Another short note on Vegas.
My friend and owner of Umeya Senbei Company gave me a couple boxes of a new line of senbei to pass out to people I know and get a response on what they think about his new product.
Well, I took one box to Vegas on my last trip and passed them out to “hakujins” at the Boyd hotel/casino.
They all raved about it and asked me, “Where can we buy it here in Vegas?”
I didn’t have an answer, so I guess I’ll have to ask Tak if he has a distributor for his new, tasty senbei.
If “hakujins” enjoyed it, I’m sure so will the Nisei.
For most of us Nisei, anything to do with aging captures our attention. And we like to read about “oldsters.”
Well, here’s one that touches on a doctor who is now 101 and is still practicing medicine.
Shigeaki Hinohara of Japan is the world’s longest-serving physician and educator. His magic touch is legendary. Since 1941 he has been healing patients at St. Luke’s Hospital in Tokyo and teaching at St. Luke’s College of Medicine.
He has published 15 books since his 75th birthday, including “Living Long, Living Good.” He has sold more than 1.2 million copies. As a founder of the New Elderly Movement, Hinohara encourages others to live a long and happy life, a quest in which no role model is better than the doctor himself.
Dr. Hinohara’s main points for a happy life: “Energy comes from feeling good, not from eating well or sleeping a lot. We all remember how as children when we were having fun, we often forgot to eat and sleep. I believe that we can keep that attitude as adults too. It’s best not to tire the body with too many rules such as lunchtime or bedtime.
“All people who live long, regardless of nationality, race or gender, share things in common. None are overweight. For breakfast, I drink coffee, a glass of milk and some orange juice with a teaspoon of olive oil in it. Olive oil is great for the arteries and keeps my skin healthy. Lunch is milk and a few cookies or nothing when I am too busy to eat. I never get hungry because I focus on my work.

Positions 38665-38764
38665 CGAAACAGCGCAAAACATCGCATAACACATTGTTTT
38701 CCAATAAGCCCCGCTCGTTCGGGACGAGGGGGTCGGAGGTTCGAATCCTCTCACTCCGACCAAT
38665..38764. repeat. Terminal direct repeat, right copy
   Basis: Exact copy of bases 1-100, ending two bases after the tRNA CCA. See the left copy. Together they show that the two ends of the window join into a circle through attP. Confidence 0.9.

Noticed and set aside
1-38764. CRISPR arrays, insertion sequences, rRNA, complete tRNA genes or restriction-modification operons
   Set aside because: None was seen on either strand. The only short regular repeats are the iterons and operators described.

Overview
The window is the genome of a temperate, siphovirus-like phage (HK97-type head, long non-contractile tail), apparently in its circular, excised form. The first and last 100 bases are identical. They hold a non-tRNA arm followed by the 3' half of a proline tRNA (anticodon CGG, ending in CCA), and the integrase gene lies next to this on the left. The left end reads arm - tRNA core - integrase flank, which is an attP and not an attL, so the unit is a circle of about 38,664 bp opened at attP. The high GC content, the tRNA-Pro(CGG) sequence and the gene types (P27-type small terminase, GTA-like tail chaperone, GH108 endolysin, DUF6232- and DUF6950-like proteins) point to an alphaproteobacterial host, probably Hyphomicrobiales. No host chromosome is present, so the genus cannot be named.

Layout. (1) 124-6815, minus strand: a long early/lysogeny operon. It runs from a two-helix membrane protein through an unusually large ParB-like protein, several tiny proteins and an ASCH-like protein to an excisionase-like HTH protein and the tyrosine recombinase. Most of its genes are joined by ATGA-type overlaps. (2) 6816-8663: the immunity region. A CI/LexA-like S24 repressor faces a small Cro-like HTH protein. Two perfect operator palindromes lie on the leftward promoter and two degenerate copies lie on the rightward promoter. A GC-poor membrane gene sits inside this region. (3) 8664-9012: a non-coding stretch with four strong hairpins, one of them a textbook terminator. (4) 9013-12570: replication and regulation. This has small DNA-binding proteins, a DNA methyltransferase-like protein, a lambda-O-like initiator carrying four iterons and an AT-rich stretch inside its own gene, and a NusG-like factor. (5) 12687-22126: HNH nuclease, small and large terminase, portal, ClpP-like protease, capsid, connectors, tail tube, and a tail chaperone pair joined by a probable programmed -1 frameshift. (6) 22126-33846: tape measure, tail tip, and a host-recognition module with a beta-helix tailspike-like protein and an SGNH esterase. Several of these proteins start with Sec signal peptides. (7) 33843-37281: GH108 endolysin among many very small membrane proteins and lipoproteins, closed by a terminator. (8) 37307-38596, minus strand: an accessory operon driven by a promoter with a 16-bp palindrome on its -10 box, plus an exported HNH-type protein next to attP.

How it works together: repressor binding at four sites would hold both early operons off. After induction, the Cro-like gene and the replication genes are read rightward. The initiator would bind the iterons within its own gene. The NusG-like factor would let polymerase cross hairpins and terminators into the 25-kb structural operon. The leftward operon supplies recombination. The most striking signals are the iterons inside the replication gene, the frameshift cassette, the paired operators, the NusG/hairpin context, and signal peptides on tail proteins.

“Dinner is veggies, a bit of fish and rice and twice a week, 100 grams of lean meat.”
“Always plan ahead. My schedule book is already full until 2014 with lectures and my usual hospital work. In 2016, I’ll have fun, though I plan to attend the Olympics if held in Tokyo. (And I’ll be 104.)
“There is no need to ever retire, but if one must, it should be a lot later than age 65. The current retirement age was set at 65 half a century ago, when the average life expectancy in Japan was 68 years and only 125 Japanese were over 100 years old. Today, Japanese women live to be around 86 and men 80, and we have 36,000 centenarians in our country. In 20 years, we will have about 50,000 people over the age 100.
“Share what we know. I give 150 lectures a year, some for 100 elementary school children, others for 4,500 business people. I usually speak for 60 to 90 minutes while standing to stay strong.
“When a doctor recommends you take a test or have some surgery, ask whether the doctor would suggest that his or her spouse or children go through such a procedure. Contrary to popular belief, doctors can’t cure everyone. So why cause unnecessary pain with surgery? I think music and animal therapy can help more than most doctors imagine.
“To stay healthy, always take the stairs and carry your own stuff. I take the stairs and take two steps at a time to keep the muscles moving.
“My inspiration is Robert Browning’s poem ‘Abt Vogler.’ My father used to read it to me. It encourages us to make big art, not small scribbles. It says to try to draw a circle so huge that there is no way we can finish it while we are alive. All we see is an arch, the rest is beyond our vision, but it is there in the distance.
“Pain is mysterious and having fun is the best way to forget it. If a child has a toothache and you start playing a game together, he or she immediately forgets the pain. Hospitals must cater to the basic need of the patients. We all want to have fun. At St. Luke’s, we have music and animal therapies and art classes.